What To Make Of Mike Fiers

Much has been said about the state of the Brewers’ rotation, as the general struggles for Milwaukee have been lamented ad nauseam. Fans do little to celebrate as the rotation ranks near the bottom in the most pertinent pitching stats.

2015 ERA/FIP/WAR Rank
ERA 4.80 28th
FIP 4.43 26th
WAR +3.3 27th

Despite the deplorable performance of the rotation as a whole, one promising note bears mentioning: right-hander Mike Fiers. It is an unfortunate situation when specific praise is doted upon a pitcher that is the not-so-proud owner of a 3.96 ERA, 3.92 FIP, 4.00 DRA (Deserved Run Average), and +1.6 WAR. However, when Fiers is removed from the rotation, the rotations numbers become even more atrocious.

2015 ERA/FIP/WAR (Without Fiers) Rank
ERA 5.53 30th
FIP 4.81 29th
WAR +0.7 30th

There really isn’t much difference between being ranked 27th in WAR and 30th in WAR. However, ranking aside, the fact that Fiers is worth 2.6 wins of the Brewers 3.3 WAR highlights how miserable the pitchers around him have truly been. Make no mistake, Fiers is not an ace. However, there is undeniable value that he’s providing and projects to continually provide while the franchise rebuilds.

Fiers pitched his first full season with the Brewers in 2012, back when Randy Wolf and Zack Greinke were still in the rotation. While Fiers finished the season with a 3.74 ERA and 3.14 FIP, he was still worth +3.4 WARP. Fiers’ 2013 season was cut short after suffering a freak injury in the minors, breaking his arm, but he struggled mightily before that. As a result, his 2014 campaign was also limited because he began in Triple-A Nashville. In total, between those two seasons, Fiers pitched 94 major-league innings. When looking at his combined stats from 2013-2014, though, Fiers posted a 3.35 ERA, a 3.95 FIP and was worth +0.8 WARP. When looking at “rest-of-season” projections for 2015, Fiers looks to finish quite well, at least relative to the rest of the rotation. PECOTA predicts that Fiers will finish with a 3.57 ERA and be worth an additional 0.7 wins above replacement.

As for Garza and Lohse, their ERAs and FIPs are projected to drop, but sadly, both should remain north of 4.00. Digging a little deeper to see what PECOTA has to say, the outlook on Fiers is even more positive. Looking at again ERA and FRA (Fair Run Average), Fiers is supposed to post solid numbers — to the tune of a 3.25 ERA and 3.54 FRA in 2016. Meanwhile, the PECOTA forecast for Garza is a 4.10 ERA and 4.45 FRA for the 2016 season. I’m not including Lohse in the 2016 discussion because his tenure in Milwaukee is likely done.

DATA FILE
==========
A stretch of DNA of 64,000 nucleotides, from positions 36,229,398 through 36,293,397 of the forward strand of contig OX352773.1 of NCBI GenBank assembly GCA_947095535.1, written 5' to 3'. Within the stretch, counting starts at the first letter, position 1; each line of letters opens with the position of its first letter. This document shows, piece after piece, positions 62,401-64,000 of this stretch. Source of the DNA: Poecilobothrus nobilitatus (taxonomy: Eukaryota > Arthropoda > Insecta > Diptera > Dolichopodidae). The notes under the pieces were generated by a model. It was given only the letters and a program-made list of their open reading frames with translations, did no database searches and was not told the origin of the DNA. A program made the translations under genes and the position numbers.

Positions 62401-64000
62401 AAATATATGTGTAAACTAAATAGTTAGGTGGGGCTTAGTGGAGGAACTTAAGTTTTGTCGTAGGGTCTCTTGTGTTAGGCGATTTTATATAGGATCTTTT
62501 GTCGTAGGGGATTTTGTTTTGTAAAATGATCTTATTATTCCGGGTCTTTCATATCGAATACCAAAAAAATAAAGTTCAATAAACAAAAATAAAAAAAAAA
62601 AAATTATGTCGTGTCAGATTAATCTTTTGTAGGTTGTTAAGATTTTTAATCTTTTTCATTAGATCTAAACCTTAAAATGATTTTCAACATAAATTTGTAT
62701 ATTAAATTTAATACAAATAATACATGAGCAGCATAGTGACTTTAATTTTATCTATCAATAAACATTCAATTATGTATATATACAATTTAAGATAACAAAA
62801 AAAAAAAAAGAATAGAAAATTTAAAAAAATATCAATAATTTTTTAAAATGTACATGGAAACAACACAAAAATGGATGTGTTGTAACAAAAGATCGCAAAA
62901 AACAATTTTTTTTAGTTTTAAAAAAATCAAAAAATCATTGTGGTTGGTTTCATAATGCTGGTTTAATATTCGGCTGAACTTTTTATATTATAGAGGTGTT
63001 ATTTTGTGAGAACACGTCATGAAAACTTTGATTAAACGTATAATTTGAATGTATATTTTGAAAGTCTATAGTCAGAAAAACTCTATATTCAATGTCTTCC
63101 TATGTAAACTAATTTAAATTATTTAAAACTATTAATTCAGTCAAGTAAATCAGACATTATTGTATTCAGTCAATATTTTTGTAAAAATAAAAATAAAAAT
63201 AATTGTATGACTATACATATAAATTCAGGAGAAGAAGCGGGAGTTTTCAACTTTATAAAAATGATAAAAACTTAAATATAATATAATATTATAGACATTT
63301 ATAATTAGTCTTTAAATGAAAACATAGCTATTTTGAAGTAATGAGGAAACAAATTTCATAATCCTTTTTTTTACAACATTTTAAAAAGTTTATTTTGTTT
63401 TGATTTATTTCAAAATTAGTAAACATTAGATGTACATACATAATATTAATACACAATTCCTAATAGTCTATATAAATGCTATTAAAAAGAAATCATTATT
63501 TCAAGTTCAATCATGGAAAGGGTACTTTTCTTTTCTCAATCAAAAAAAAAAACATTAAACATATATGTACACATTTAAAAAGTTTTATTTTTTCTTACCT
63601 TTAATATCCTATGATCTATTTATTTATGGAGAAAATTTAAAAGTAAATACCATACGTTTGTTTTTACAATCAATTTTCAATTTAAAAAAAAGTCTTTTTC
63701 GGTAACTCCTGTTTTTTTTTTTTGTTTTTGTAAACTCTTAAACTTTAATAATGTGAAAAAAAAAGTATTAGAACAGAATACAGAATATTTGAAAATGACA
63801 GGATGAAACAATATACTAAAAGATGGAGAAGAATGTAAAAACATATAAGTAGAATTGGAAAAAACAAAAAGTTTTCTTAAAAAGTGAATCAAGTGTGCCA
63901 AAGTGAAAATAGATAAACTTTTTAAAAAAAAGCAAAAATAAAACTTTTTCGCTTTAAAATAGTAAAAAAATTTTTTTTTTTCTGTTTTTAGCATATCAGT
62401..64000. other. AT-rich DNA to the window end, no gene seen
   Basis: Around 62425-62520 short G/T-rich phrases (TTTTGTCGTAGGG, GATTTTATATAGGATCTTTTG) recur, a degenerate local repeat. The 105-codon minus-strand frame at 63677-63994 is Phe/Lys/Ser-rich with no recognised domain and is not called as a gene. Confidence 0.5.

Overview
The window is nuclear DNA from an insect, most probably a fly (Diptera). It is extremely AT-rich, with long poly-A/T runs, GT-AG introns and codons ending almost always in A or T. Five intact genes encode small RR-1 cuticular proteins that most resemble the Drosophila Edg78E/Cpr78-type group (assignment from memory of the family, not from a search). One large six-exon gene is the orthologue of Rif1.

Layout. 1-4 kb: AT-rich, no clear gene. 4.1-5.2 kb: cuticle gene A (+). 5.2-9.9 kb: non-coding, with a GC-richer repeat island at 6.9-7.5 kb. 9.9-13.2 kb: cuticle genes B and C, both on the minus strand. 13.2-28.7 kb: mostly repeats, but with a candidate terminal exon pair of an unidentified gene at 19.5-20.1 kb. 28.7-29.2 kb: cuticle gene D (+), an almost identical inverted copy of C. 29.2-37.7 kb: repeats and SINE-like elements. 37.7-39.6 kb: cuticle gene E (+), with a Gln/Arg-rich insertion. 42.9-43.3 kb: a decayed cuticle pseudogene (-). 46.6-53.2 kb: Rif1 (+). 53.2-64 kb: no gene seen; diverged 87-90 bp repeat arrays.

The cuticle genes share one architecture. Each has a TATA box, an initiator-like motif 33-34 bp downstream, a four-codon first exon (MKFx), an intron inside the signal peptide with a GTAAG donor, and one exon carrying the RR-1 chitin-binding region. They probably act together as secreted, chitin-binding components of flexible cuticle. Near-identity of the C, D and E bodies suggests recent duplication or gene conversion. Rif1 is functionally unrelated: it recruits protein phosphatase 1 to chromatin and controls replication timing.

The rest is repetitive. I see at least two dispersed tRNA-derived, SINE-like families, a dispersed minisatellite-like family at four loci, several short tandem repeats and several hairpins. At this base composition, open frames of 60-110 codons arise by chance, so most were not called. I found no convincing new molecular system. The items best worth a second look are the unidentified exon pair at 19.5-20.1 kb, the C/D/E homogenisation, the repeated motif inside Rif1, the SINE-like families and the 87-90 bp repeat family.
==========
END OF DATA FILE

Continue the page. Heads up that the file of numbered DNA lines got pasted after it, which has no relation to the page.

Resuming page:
The return on investment from both Garza and Lohse has been disappointing, at best, even if Lohse’s issues have only been in 2015. Over the last season, they have posted a combined 4.42 ERA and 4.16 FIP. In that same time frame, their cumulative WARP is +1.4 in 563.2 innings pitched. With Milwaukee, Fiers has pitched 317.2 innings and has accrued 5.1 wins above replacement, again, according to Baseball Prospectus.

And while Garza and Lohse have cost the Brewers $23.5 million in 2014 and an additional $23.5 million by the end of 2015, Fiers only costs the club $512,500 — slightly above the league minimum. In fact, Fiers will continue to earn near the league minimum since he is not arbitration eligible until 2017, his age-32 season. The simple reality of most pitching rotations is that five guys need to pitch every five games. Rotation spots cannot be skipped. While Milwaukee rebuilds, having a serviceable pitcher at or near the league minimum means that the team can use its resources on other things, like pitchers not named Matt Garza. Having Fiers under team control for the next five years puts the Brewers in a favorable position during and after his arbitration years.

It is not unheard of for ballclubs to sign pitchers that are older than 30 to modest multi-year contracts. In fact, former Brewer, Chris Capuano signed with the Dodgers in 2012 for a two-year, $9 million contract heading into his age-33 season. Brandon McCarthy is another pitcher over 30 that is signed to a four-year, $48 million contract that ends when he is 34 years old. Neither Capuano nor McCarthy finished a season with a sub-3.00 ERA prior to their multi-year deals. Given Fiers’ age when he becomes arbitration eligible and the potential market for back-of-rotation pitchers in 2017, it is in the best interest of the Brewers to negotiate through his arbitration years. What they will be getting in Fiers is a far superior pitcher than Capuano and one that is more durable than McCarthy has proven to be, but what could come at fraction of the cost.

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